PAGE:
Opening government has not resolved the big picture – a debt problem so large that it dwarfs all deadlines and threatens the very fabric of the nation. What remains is an unsustainable debt, precisely the problem that motivated me to run for office.

There was never any reason to shut down government. If both sides were willing to compromise, we could have found amicable solutions to these severe problems. But let the record state clearly, no significant spending restraint was accomplished because President Obama steadfastly refused to negotiate. Let us also remember his promise that he will negotiate as long as the compromises are outside of any budgetary deadlines.

We’ve heard this before, and I, for one, am skeptical.

When Mr. Obama, then a senator, opposed raising the debt ceiling in 2006, it was $8 trillion. Today, it has more than doubled to $17 trillion. If we are to survive this breakneck spending that has become the norm in Washington, it must be stopped and reversed. Many polls showed that Americans were fed up with both parties over the shutdown. A Bloomberg poll showed that 61 percent – 6 in 10 Americans – think that spending cuts should be tied to raising the debt ceiling. A Rasmussen survey and Fox News poll found similar results.

Americans want leaders who are willing to rein in a government that is completely out of control.

There are solutions. Perhaps we should not raise the debt ceiling without also enacting a balanced-budget amendment. Many states are forced to balance their budgets, and there is no reason the federal government cannot begin to do the same.

There is also the Penny Plan, which could balance the budget by cutting total federal spending by 1 percent each year for six consecutive years. Over a decade, overall spending would be reduced by $7.5 trillion.
There is no reason …read more


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The Budget Showdown Concludes — with Setting up a New One

October 18, 2013 in Economics

By Tad DeHaven

Tad DeHaven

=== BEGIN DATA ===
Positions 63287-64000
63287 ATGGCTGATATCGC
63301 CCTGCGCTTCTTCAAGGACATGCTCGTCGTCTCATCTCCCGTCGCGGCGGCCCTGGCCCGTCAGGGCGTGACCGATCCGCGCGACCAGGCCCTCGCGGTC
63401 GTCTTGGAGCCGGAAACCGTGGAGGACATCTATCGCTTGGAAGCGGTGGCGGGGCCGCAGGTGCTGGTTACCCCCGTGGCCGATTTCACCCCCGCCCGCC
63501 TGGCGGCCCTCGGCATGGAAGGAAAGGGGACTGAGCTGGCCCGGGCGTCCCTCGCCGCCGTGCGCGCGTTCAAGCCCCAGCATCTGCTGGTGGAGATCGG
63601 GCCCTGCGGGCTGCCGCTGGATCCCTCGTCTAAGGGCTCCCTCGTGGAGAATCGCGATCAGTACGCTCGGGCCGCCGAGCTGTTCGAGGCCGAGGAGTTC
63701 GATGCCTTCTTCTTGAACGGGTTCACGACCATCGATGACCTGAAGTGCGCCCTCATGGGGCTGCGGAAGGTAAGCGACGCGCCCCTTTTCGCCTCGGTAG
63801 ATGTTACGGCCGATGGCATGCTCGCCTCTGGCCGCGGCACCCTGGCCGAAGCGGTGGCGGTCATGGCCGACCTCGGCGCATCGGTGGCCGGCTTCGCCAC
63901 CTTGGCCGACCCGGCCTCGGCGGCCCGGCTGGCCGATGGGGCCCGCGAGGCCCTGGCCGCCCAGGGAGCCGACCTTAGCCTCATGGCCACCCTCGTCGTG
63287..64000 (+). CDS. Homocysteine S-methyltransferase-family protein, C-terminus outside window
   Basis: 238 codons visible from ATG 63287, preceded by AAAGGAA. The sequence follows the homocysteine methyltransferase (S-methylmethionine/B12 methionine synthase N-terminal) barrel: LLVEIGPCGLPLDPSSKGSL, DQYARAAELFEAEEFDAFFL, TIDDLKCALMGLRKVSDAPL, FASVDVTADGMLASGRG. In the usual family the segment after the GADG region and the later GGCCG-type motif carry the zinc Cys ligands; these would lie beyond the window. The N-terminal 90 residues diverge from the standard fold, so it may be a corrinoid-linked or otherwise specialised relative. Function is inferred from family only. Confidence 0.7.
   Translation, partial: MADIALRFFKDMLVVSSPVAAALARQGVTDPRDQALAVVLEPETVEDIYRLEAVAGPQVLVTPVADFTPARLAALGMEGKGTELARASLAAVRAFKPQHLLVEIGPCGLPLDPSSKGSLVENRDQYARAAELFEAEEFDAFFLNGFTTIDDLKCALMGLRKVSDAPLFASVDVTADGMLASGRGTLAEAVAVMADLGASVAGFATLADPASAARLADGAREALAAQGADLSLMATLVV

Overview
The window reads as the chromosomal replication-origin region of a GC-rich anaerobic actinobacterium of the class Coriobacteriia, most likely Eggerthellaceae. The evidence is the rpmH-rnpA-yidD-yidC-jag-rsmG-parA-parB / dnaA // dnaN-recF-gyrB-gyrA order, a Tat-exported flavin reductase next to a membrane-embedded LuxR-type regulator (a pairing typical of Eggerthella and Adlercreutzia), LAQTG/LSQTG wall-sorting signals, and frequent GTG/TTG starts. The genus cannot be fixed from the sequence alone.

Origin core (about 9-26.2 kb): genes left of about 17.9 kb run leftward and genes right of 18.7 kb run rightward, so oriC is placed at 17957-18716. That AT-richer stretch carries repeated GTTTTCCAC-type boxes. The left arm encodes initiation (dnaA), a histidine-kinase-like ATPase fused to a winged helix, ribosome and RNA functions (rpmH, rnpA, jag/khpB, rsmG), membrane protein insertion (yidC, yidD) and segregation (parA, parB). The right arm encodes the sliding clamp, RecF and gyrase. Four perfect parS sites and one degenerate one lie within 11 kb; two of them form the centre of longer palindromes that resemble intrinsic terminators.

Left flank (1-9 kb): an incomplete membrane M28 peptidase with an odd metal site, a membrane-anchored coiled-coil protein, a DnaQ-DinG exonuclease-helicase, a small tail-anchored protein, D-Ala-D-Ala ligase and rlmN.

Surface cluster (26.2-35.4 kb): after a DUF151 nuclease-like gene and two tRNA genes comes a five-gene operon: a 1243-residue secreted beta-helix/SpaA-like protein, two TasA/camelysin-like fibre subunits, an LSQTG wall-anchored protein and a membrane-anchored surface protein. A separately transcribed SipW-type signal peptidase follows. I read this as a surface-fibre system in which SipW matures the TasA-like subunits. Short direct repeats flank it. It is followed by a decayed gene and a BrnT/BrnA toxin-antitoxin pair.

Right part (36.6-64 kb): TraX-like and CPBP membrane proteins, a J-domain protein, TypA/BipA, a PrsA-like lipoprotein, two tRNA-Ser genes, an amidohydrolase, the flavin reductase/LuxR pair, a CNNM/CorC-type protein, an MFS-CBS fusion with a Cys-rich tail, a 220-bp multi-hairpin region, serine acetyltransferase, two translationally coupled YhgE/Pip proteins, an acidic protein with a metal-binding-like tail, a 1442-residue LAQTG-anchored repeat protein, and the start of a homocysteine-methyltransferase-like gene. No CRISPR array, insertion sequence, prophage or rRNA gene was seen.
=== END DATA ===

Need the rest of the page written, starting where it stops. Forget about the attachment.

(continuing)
Back on September 12th, I wrote that insisting on defunding or delaying Obamacare in exchange for keeping the government open and/or increasing the debt limit would end badly for Republicans.

It did.

My assessment was based on the realities of the current political landscape. Yes, I would have loved to have seen Obamacare suffer a lethal blow. I would have also loved for a unicorn to show up at my door with a check made out to me for $1 billion.

Neither was going to happen.

My growing concern is that when the dust finally settles, Democrats will end up keeping Obamacare intact and obtain higher spending levels.”

The GOP absolutely should have used the continuing resolution as an occasion to hammer away on Obamacare. But as Dirty Harry said after he blew up Briggs’ car in “Magnum Force,” “A man’s got to know his limitations.” House conservatives and outside groups that pushed for the Republican leadership in Congress to go “all in” did not.

That’s a shame, because even Obamacare supporters have acknowledged that the Affordable Care Act’s rollout has been a disaster. Unfortunately, what should have been the dominant news story for the past two weeks took a back seat to the government shutdown and debt limit brinksmanship.

Instead of cultivating public support, Republicans succeeded in accomplishing the opposite. As Byron York correctly noted, “Instead of pounding Obama on the mandates, defects, false promises, and expense of Obamacare, Republicans ended up pounding themselves.”

So where does it all go from here?

The agreement that was reached will keep the federal government open until January 15th and the debt ceiling will have to be dealt with again at some point in February or March. Toss in the fact that sequestration goes into effect in January and — voila! — the stage has been set for yet another showdown.

A twist is that the agreement requires the House and Senate budget committees to work together on a plan for funding the federal government for the rest of the fiscal year. The budget conference is to report back to Congress a new “top-line” figure by December 13th, which would then (ideally) give the appropriations committees time to work out the spending bills needed to complete the budget process.

Yeah, right.

Republicans will want to eliminate sequestration’s cuts to military spending and make up the difference with cost-savings from entitlement programs. Democrats will want sequestration completely scrapped and ask for tax increases to make up the difference. Are Republicans …read more

Source: OP-EDS